Ch. 45 Animal Behavior Flashcards Preview

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Flashcards in Ch. 45 Animal Behavior Deck (49):
1

behavior

anything the animal does and how it does it
-response to a stimulus

2

what are tinbergen's four questions?

1. causation
2. development
3. adaptive function
4. evolutionary history

3

causality

1. proximate: HOW (what stimulus triggered this? what are genetic/physiological mechanisms of this behavior?)

2. ultimate: WHY (why did natural selection favor this behavior? how does behavior improve fitness?)

4

example: the spiny lobster forages at night and returns to its den before dawn. what are proximate and ultimate causes of this behavior?

proximate: HOW they navigate at night? physiological mechanism to guide them in the dark with the earth's magnetism

ultimate: WHY do they navigate at night? hunting for food under cover of darkness protects them from predation

5

behavior is a combination of _____ and _____ factors

genetic and environmental

6

development

how did the behavior develop?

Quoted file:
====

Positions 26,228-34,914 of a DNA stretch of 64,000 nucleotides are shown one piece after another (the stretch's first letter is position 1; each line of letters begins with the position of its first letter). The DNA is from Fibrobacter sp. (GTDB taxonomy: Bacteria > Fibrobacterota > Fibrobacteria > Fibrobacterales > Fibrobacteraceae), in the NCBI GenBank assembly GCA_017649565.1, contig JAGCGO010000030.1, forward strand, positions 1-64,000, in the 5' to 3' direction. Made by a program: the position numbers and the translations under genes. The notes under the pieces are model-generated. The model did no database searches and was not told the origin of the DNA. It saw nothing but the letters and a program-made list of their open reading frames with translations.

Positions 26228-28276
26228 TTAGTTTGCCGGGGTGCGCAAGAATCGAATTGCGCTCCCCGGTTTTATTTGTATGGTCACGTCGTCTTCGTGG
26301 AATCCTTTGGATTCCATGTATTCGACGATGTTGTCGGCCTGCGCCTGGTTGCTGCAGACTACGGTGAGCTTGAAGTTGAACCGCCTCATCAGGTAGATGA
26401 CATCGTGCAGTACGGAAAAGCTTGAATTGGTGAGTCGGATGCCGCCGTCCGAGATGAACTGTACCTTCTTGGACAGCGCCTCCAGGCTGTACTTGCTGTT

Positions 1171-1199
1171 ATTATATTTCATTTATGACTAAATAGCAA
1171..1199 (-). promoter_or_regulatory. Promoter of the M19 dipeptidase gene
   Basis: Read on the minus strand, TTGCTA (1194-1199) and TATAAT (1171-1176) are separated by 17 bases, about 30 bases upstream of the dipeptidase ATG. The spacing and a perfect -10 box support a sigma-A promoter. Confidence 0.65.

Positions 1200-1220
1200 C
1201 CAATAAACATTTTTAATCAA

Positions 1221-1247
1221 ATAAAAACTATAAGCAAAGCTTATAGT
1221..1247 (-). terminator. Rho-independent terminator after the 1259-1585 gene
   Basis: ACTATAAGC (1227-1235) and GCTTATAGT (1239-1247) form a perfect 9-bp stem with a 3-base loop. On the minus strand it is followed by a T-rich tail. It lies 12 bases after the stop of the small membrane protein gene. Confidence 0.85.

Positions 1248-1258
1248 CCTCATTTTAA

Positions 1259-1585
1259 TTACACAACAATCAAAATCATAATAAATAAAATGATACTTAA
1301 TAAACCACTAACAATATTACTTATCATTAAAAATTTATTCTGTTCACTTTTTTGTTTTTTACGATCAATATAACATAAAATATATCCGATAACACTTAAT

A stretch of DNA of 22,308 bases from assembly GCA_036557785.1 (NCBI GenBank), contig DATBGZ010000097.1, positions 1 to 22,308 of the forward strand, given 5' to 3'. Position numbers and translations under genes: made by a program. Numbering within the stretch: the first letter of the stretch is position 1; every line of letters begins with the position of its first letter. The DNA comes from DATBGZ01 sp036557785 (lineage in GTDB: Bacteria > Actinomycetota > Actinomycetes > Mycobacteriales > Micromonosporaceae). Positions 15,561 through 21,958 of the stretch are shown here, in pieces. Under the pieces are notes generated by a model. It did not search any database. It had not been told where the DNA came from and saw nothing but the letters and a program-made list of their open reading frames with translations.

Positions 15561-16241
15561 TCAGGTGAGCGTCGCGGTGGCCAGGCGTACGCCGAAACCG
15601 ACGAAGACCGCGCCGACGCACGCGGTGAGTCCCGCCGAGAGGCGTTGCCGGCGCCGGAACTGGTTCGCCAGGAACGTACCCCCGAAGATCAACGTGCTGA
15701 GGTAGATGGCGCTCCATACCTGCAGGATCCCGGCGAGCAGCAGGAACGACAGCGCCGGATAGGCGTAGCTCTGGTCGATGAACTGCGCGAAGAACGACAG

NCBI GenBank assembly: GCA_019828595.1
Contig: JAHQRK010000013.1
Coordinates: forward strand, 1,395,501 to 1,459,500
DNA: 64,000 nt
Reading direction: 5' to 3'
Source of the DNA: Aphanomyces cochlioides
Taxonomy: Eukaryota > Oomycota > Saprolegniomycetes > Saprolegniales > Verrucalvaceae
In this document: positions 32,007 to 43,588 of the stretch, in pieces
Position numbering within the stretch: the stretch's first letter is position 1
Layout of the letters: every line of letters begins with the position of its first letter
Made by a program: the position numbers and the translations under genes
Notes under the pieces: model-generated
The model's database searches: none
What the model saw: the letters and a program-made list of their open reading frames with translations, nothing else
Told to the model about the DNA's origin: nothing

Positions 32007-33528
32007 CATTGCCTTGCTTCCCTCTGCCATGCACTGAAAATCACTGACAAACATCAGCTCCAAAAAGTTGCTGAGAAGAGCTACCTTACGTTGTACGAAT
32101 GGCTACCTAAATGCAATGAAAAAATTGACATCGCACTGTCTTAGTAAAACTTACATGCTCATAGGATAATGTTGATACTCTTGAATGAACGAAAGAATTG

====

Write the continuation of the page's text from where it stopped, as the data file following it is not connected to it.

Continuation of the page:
-genes and the environment shaping behavior
-ex. bird sings because he learned to sing form his father

7

adaptive function

-behavior and how its promotes the survival/reproduction of individuals
-ex. male bird sings because it attracts females = more reproduction

8

evolutionary history

how behavior evolved over time
-complex bird songs evolved because ancestors sang over time and the songs became habituated in the population
-bird songs may have evolved because originally used to claim territories, but now used to attract mates

9

innate behaviors

instinctive and carried out regardless of earlier experiences
-male bombyx moth innately flies toward female pheromones (does not need to learn this, does it spontaneously)

10

learned behaviors

depend's on an individual's experiences
-fruit flies avoid flying toward area where they had an unpleasant experience

11

displays

patterns of behavior that are species specific, tend to be highly repeatable, and similar from one individual to the next

-example of a fixed action pattern

-birds who are isolated usually still perform the same displays as their own species of birds

12

fixed action pattern (FAP)

-series of behaviors that are automatically followed through to completion once initiated
-innate
-behavior s so important that all variaiton has been lost

-ex. goose egg retrieval, fish attacking automatically

13

key stimulus

example - misplaced egg
"trigger"

14

supernormal stimulus

-soccer ball instead of an egg
supernormal because the soccer ball is way larger than any egg and causes an exaggerated response

15

feature detectors

carries out stimulus recognition
-specialized sensory receptors that respond to important signals in the environment
-sometimes these responses trigger the release of certain hormones